The Adventure Guys

The inside story on outside recreation for South Puget Sound and beyond

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Category: Nisqually National Wildlife Refuge


Nisqually refuge staff still dealing with storm damage

The Nisqually National Wildlife Refuge continues to deal with damage caused by the January ice storm.

The biggest issue were the trails that wound through the trees near the visitor center. Falling limbs caused some significant damage.

A portion of the Twin Barns Loop Trail remains closed, awaiting repair and the removal of broken branches hanging over the trail, said refuge manager Jean Takekawa.

“There’s all these hanging branches that are broken, but haven’t come down. Some of them are really high. We’re still working on how to get them down,” she said.

It is still possible for visitors

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Final portion of Nisqually refuge boardwalk reopens

The last 700 feet of the Nisqually Estuary Boardwalk Trail reopened to public use today.

This stretch of the boardwalk includes the Puget Sound Viewing Platform.

That portion of the 1-mile boardwalk had been closed since Oct. 22 for waterfowl hunting season.

Waterfowl hunting is allowed on the refuge and adjoining state Department of Fish and Wildlife lands on McAllister Creek and to the north on the Nisqually tideflats.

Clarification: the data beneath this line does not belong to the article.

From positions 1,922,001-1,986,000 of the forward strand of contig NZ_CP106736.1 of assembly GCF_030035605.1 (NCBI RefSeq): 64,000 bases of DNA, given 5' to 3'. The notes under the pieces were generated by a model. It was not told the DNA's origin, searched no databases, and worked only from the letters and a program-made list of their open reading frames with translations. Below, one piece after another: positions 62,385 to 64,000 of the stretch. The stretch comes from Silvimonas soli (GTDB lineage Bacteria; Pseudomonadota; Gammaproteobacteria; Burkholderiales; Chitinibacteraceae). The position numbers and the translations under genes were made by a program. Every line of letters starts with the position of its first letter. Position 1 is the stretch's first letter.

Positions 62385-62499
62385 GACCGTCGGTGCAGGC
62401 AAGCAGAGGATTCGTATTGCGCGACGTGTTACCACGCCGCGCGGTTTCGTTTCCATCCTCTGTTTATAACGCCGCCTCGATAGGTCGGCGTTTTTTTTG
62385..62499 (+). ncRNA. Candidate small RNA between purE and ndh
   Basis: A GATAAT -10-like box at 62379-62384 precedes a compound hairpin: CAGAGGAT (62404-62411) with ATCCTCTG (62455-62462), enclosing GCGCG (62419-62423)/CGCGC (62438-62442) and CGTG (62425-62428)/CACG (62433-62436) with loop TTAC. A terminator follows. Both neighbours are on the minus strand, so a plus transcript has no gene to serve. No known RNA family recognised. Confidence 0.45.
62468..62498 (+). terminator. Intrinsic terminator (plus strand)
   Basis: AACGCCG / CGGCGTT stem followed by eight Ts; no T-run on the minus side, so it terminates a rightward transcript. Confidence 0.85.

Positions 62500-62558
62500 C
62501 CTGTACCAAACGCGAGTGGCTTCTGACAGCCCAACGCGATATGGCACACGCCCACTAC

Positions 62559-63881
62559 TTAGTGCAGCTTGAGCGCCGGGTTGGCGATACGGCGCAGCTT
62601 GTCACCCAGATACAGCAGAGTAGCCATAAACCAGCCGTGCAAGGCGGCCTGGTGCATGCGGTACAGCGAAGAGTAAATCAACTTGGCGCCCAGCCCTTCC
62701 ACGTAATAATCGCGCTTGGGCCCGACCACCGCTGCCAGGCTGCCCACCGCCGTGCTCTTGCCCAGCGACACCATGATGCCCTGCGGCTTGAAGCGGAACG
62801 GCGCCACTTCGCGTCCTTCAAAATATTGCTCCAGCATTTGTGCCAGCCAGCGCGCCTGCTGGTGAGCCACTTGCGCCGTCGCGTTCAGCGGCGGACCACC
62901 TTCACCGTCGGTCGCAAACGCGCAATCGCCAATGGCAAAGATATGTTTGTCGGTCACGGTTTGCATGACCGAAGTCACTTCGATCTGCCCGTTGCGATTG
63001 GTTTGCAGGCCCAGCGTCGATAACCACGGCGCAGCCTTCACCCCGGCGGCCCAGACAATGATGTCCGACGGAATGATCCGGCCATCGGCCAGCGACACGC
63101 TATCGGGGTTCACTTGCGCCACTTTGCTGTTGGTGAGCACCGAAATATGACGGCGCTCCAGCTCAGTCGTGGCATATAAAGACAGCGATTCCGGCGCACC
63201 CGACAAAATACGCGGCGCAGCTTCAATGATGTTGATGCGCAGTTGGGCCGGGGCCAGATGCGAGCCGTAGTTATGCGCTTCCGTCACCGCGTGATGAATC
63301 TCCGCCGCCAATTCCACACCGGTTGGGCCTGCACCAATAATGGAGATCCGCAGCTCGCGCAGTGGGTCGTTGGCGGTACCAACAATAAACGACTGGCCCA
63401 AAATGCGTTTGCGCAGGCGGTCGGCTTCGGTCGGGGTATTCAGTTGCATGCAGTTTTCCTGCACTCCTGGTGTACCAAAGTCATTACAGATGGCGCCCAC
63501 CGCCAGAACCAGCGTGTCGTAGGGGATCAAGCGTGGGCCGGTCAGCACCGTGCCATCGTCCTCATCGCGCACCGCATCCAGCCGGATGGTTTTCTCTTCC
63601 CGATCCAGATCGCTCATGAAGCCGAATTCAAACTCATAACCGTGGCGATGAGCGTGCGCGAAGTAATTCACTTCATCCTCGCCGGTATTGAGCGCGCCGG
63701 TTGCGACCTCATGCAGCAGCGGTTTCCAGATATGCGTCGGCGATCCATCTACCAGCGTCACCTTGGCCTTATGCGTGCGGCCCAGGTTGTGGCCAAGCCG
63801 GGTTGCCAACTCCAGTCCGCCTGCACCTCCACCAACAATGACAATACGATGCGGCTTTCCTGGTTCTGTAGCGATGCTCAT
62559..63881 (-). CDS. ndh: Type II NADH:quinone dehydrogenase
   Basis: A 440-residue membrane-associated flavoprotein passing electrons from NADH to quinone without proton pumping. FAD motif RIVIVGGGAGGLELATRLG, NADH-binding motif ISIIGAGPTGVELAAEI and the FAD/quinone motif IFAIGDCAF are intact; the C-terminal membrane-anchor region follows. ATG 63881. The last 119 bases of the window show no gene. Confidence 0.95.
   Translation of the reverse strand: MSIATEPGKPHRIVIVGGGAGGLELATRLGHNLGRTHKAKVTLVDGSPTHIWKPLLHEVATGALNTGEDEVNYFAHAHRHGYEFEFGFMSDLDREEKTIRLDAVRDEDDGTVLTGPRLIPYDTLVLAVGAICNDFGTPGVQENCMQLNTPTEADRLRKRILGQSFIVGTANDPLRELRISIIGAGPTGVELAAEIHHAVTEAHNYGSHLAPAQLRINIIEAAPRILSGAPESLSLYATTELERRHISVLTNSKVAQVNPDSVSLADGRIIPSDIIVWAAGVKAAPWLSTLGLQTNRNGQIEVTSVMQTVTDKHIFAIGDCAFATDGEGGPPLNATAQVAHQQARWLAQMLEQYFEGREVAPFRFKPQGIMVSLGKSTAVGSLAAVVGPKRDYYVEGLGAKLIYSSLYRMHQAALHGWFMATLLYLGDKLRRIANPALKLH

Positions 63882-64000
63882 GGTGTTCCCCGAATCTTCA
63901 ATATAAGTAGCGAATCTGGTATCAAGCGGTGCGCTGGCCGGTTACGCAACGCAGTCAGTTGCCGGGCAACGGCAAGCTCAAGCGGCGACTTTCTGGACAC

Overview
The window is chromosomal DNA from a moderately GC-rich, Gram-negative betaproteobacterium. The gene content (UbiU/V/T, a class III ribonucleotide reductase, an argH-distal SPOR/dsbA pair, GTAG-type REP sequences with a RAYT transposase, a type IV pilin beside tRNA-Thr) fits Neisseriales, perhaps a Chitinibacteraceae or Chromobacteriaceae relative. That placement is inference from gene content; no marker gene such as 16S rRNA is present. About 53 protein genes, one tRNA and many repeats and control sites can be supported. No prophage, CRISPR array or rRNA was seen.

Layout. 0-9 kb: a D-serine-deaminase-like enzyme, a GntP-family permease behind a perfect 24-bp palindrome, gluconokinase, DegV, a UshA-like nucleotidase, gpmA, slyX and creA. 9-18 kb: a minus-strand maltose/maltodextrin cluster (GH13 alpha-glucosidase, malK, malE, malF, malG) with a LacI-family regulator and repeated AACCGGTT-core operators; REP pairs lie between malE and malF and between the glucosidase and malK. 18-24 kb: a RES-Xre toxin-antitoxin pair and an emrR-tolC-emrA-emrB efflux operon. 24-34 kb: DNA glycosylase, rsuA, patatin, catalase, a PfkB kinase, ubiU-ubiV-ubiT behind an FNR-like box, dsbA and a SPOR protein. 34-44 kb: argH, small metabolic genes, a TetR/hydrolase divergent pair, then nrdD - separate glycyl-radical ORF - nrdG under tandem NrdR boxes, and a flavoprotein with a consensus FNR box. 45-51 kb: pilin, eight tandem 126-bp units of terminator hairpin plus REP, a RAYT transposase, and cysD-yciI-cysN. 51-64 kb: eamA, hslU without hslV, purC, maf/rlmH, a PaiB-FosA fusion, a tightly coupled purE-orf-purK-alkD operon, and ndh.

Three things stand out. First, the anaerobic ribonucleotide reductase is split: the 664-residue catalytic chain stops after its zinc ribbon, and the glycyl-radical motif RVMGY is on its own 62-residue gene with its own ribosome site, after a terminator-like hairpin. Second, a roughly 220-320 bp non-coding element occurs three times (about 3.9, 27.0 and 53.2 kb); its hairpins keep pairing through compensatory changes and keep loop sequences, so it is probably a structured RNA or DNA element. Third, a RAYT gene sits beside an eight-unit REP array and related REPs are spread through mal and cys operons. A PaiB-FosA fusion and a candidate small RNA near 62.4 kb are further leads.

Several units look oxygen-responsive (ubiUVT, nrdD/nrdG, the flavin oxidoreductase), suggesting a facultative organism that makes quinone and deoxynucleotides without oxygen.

The vieiwng platform gives visitors great views of Puget Sound, the western edge of the refuge and the top of Mount Rainier on a clear day.

The hike from the

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U.S. Forest Service announces fee free days, including this weekend

The U.S. Forest Service today announced eight dates when it will waive fees that are usually collected to support forest maintenance and amenities.

Visitors to national forests will not pay fees on the following dates in 2012:

  • Saturday-Monday: Martin Luther King Jr. Day weekend
  • June 9: Get Outdoors Day
  • Sept. 29: National Public Lands Day
  • Nov. 10-12: Veterans Day weekend

Despite the Forest Service’s fee waivers, the agency does not usually charge for visitors to national forests. In fact, the Forest Service does not charge for access on 98 percent of its land, said a news release. More

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